The Apollo from the Belvedere as a cameo in enamelled gold, Classicism c. 1810
It was a sensation when, at the end of the 15th century, an ancient marble statue of the god Apollo was recovered from Villa Nero in Anzio, Italy: As beautiful and as perfectly preserved as few works of antiquity, the statue, based on a Greek bronze model by Leochares, is considered an outstanding example of classical sculpture. Initially in the Gonzaga collection, Giuliano della Rovere, later Pope Julius II, soon secured the work. From 1511 it was exhibited in the courtyard of the Belvedere, a summer villa in the Vatican to the north of St Peter's, later connected to the papal palace complex. Here the Apollo still resides today as part of the collection of the Vatican Museums. For the founding father of art history Johann Joachim Winckelmann, the Apollo of Belvedere was "the highest ideal of art among all works of antiquity." His description of the Apollo contributed to the sculpture's influence on the aesthetic of classicism in particular. Thus Goethe wrote to Herder in the summer of 1771, completely moved by his own contemplation of the sculpture: "My whole self is shaken, you can guess that, man, and it still fibrillates far too much for my pen to draw steadily. Apollo of Belvedere, why dost thou show thyself in thy nakedness, that we should be ashamed of ours?" The brooch here presents the Apollo of Belvedere Court as a gem carving of the early 19th century. The profile portrait of the young man in classical antique garb stands out in off-white against the darker background. His gaze is to the right, his leonine hair is adorned with a ribbon and a large hair bow is depicted as a distinguishing feature of this specific Belvedere depiction of Apollo. The god was probably cut from conch shell at the Bay of Naples. The skilful cut is particularly vivid and rich in detail. The yellow gold setting is no less artistically crafted. Elaborate enamelling in black and white lend a rich appearance to the setting, which is shaped like a picture frame. The gem was probably once a souvenir from a Grand Tour to Italy. Created in the years around 1810, the brooch is a wonderful testimony to the classicism's longing for antiquity. It is a beautifully proportioned rendering of Apollo in an elaborate setting, and as the patron god of the arts, no collection of cameos and gems should be without him. Who wouldn't want to be in the company of the most beautiful man of classical antiquity?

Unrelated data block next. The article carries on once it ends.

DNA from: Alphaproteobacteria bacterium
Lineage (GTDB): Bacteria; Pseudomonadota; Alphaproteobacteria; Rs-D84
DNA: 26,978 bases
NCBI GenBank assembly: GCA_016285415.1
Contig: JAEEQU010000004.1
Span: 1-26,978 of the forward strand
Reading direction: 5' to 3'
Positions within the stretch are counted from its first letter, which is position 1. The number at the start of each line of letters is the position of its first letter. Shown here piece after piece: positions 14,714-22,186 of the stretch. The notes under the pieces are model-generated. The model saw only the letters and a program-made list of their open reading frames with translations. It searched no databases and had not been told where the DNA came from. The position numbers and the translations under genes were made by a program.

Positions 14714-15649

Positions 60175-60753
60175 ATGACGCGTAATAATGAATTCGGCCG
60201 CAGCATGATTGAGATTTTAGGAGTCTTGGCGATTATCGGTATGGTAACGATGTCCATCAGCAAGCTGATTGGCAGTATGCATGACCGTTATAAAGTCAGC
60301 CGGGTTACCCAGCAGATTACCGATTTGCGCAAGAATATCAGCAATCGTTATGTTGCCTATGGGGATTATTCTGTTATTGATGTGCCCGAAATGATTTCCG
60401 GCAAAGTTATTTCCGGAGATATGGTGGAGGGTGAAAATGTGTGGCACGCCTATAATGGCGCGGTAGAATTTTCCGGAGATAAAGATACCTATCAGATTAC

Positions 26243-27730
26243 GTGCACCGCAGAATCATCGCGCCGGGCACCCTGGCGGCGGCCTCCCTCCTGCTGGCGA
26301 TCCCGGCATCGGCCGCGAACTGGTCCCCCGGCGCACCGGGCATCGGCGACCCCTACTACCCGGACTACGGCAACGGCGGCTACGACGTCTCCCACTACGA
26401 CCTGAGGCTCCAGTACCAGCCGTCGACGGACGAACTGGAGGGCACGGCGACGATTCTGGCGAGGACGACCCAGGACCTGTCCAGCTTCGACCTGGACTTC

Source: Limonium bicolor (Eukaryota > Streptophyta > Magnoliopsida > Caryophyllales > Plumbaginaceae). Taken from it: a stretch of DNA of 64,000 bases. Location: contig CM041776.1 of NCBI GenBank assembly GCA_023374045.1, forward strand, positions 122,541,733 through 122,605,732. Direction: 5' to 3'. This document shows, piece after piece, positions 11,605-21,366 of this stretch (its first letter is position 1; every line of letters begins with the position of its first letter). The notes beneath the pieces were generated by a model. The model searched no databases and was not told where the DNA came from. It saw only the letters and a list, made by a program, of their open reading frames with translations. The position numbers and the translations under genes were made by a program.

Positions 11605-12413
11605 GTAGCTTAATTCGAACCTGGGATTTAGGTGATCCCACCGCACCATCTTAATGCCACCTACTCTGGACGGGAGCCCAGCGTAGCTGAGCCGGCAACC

For centuries, the possession of antique cameos and gems was an aspiration of almost all great collections, from the Green Vault in Dresden to the treasury of Rudolf II and large private collections such as that of Baron Stosch in later times. The 18th and 19th centuries produced numerous large imprint collections of ancient Roman and Greek seal stones and gems, which were able to represent the ancient imagery of glyptic almost in its entirety. Due to the great travels undertaken by young nobles and wealthy citizens during this period, the use of gems and cameos changed in the early 19th century to larger forms of jewelry, which were classic and sought-after souvenirs from Italy, cut in stone, shell, or Vesuvius lava.
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We want you to be 100% satisfied! That’s why we examine, describe and photograph all our jewellery with the utmost care.
If for any reason you are still not satisfied, contact us and we will find a mutual solution immediately. Regardless, you can return any item within 30 days and we will refund you the full purchase price.